• Inspirational leadership: Creating a sense of direction, purpose, excitement, and momentum for the organization’s mission while creating a positive work environment offering clarity of goals and objectives and promoting collaboration
  • Results-orientation: Focusing efforts to efficiently achieve measurable and customer-driven results consistent with the organization’s mission and objectives
  • Stewardship: Managing resources and exercising influence to serve the long-term collective good of the public
  • Talent management: Recruiting and developing world-class employees
  • Vision and strategic thinking: Promoting alignment with the organization’s vision and values and creating a compelling future state based on understanding internal and external trends and influences


KIPP, a US network of public charter schools, has developed a leadership competency model organized into four core categories and additional role-specific competencies.

The core categories are:

  • Drive results: Achievement orientation, continuous learning, critical thinking, decision-making, and planning and execution
  • Build relationships: Stakeholder management, communication, impact and influence, self-awareness, and cultural competence
  • Manage people: Direction-setting, team leadership, performance management, and talent development
  • Student focus: Setting high expectations, understanding the needs and motivations of students, establishing a culture of respect, and building solid relationships The role-specific competencies vary, but all encompass instructional leadership and operational management components.

Create leadership frameworks with unprecedented ease with Deel Engage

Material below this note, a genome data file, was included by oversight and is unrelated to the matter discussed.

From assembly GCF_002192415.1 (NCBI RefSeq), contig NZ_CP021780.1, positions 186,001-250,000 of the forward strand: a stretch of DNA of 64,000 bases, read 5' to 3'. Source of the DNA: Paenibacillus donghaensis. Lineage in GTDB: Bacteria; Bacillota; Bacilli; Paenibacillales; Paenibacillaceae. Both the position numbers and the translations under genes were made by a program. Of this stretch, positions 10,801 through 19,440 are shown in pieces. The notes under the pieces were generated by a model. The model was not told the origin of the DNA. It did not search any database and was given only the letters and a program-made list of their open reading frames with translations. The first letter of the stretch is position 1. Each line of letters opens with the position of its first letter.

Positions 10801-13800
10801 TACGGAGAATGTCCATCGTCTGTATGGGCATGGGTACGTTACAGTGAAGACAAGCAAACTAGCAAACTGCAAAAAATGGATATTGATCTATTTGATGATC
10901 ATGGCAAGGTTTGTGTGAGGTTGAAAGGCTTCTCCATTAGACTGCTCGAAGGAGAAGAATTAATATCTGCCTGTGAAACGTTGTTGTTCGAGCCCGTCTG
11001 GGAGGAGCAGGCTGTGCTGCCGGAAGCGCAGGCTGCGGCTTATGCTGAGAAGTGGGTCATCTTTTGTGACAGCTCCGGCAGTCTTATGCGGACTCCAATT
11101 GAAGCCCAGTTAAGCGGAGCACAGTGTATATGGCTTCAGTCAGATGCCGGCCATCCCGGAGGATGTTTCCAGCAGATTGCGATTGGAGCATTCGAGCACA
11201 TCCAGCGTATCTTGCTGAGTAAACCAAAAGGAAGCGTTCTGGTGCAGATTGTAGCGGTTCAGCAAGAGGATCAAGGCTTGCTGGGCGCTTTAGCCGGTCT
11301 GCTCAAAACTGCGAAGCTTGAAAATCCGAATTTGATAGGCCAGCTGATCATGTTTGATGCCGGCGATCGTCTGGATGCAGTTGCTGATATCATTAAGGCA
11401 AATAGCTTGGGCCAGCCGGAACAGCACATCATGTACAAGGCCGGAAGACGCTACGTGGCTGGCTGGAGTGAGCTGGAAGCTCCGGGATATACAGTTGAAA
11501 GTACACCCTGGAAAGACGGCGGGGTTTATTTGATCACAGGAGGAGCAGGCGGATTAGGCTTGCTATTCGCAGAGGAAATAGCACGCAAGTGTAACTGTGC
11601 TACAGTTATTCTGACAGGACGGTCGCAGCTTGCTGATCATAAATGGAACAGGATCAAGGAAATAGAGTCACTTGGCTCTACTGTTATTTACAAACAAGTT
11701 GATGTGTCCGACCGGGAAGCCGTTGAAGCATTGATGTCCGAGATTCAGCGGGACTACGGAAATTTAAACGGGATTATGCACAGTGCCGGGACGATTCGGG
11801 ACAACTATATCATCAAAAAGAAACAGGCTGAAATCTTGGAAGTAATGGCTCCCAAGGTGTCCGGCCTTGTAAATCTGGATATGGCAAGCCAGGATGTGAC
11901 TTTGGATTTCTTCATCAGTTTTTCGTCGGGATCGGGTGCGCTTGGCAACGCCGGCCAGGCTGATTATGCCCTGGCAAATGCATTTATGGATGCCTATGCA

A robust leadership competency model is essential for developing your leaders into effective and capable managers and promoting your organization’s long-term success. However, designing a model that identifies, assesses, and cultivates these competencies is complex and time-consuming. For many organizations, it can take 16 months or more.

Organize your competencies efficiently and comprehensively and set a clear path forward for your leaders and people with Deel Engage. Our all-in-one talent development suite offers:

  • Competency-based career progression frameworks: Provide your leaders—individual contributors and people managers alike—clear descriptions of their current competency expectations and what they need to get to the next level
  • Competency-based performance assessments: Measure performance at a competency level using well-defined performance indicators and a competency-based performance management system to identify skill gaps and growth opportunities
  • Competency-based training: Offer hundreds of world-class learning resources organized by competencies so your leaders understand what training materials are relevant for their roles, aligned with their development plans
  • Seamless connectivity: Integrate easily with communication technologies using Slack HR plugins, including PTO, Kudos, Referrals, Org Charts, and more
  • AI assistant: Fast-track leadership competency framework creation using cutting-edge AI tools

Talk to our experts about creating a custom leadership competency model for your organization.

Deel Engage is our go-to platform for all things talent management, saving us up to 180 hours in feedback processes alone.

Caroline Randazzo,

Head of Human Resources and Recruitment, Aquatic